Woodbury School of Architecture and the Woodbury Hollywood Gallery (WUHO) are pleased to announce the opening of The Infrastructural Monument by Anna Neimark. The opening is on Thursday, December 8, 7 p.m. and runs until December 18th. Anna Neimark’s installation, constructed out of fifty-four three-foot cubes of EPS white foam, re-imagines a piece of infrastructure as a monument of a complex history when a canal from Moscow to St. Petersburg (formerly Leningrad) was built during the second Five Year Plan, under Josef Stalin. More information on the installation after the break.
She writes: “The political monument, under the Soviet regime, was embodied in the construction of a new water infrastructure. Geography was thus transformed into an architectural scale. Concrete, machines, and water formed a single continuous artificial landscape. Representing this object as both geographic and architectural, the installation extrudes one side of the canal system into a foam wall—an infrastructural monument.”
A Moscow native, Neimark is interested in the way that the canal was represented by the Communist regime during its construction. Far from being strictly a functional piece of infrastructure, used as a route for the transport of goods to and from Moscow as well as an instrument for producing energy to electrify the nation, the canal was depicted as a monument that displayed Stalin’s (or “Communism’s) power to dominate nature with technology and science.
When this portion of the canal system was complete, Stalin’s geographer Nikolai Mikhailov proposed extending its reach across the entire territory of the Soviet Union. Mikhailov imagined the canal changing the nation’s ecology. He predicted that deserts would bloom, marshland could be drained, and that the frost line could be moved to make room for more arable land. Today, the canal stands as a ruin.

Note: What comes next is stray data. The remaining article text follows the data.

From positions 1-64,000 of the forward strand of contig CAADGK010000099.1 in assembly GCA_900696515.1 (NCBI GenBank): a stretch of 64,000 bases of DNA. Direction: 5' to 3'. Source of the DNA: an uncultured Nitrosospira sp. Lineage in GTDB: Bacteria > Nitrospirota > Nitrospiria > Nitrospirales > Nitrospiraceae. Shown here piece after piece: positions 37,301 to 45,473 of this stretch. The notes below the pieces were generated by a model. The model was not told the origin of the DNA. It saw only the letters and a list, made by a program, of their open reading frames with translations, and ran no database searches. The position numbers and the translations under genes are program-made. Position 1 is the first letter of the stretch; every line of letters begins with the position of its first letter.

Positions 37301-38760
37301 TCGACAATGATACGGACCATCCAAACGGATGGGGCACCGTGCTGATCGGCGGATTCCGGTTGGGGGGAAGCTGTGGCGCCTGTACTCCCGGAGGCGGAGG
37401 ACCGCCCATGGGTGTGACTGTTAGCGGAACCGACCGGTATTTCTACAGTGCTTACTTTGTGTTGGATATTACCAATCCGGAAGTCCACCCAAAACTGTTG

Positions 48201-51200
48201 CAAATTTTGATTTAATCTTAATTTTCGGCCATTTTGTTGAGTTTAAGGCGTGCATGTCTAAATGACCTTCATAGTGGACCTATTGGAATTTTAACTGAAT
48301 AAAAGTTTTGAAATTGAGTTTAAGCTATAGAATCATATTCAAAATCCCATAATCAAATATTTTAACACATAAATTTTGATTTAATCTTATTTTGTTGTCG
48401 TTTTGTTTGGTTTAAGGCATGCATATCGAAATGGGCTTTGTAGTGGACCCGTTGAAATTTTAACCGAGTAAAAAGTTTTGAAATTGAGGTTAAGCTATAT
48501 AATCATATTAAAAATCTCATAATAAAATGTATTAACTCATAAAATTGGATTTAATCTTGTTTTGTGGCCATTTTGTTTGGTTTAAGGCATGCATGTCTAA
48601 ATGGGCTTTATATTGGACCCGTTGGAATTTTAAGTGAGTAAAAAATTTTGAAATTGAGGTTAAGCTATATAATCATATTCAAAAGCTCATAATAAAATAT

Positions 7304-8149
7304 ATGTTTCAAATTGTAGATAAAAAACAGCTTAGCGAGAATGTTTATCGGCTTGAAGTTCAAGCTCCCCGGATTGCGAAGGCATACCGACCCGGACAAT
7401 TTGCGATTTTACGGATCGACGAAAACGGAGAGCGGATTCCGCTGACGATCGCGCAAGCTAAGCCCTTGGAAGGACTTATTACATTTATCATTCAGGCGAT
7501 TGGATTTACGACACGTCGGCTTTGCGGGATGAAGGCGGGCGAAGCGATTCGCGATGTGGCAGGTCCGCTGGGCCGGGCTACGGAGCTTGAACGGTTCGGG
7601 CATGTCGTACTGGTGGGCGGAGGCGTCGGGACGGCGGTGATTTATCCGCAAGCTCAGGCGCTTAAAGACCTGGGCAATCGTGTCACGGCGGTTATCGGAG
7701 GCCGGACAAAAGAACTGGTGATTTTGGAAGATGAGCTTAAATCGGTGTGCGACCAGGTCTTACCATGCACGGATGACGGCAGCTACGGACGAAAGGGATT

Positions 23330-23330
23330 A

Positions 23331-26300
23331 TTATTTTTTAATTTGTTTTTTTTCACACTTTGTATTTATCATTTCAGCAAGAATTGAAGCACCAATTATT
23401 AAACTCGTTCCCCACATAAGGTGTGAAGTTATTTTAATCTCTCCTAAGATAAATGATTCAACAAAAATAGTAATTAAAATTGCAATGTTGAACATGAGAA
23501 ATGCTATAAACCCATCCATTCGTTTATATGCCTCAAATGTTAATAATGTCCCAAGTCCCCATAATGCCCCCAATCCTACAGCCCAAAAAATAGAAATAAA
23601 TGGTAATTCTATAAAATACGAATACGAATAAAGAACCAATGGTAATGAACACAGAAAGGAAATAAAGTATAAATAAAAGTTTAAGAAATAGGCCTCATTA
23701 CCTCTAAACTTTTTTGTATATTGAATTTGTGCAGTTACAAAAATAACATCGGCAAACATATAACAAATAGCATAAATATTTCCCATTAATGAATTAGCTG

The Infrastructural Monument re-presents the canal as a piece of architecture—a monument extruded in foam to capture its massive geographic scale—through the language of architectural models and drawing.
Anna Neimark is Adjunct Assistant Professor at the USC School of Architecture and a Founding Partner of First Office, a speculative practice, whose large-scale work conceptualizes the design of skylines, city grids, monuments and urban blocks. She has received numerous honors, including the Harvard GSD Appleton Traveling Fellowship, the Soros Fellowship for New Americans and the Princeton Undergraduate Thesis Prize in Architecture. Neimark holds an M.Arch I from Harvard’s Graduate School of Design and a BA in Architecture from Princeton University.
Funding for the exhibition and research has been provided by the USC Advancing Scholarship in the Humanities and Social Sciences (ASHSS) and the Harvard GSD Appleton Traveling Fellowship.
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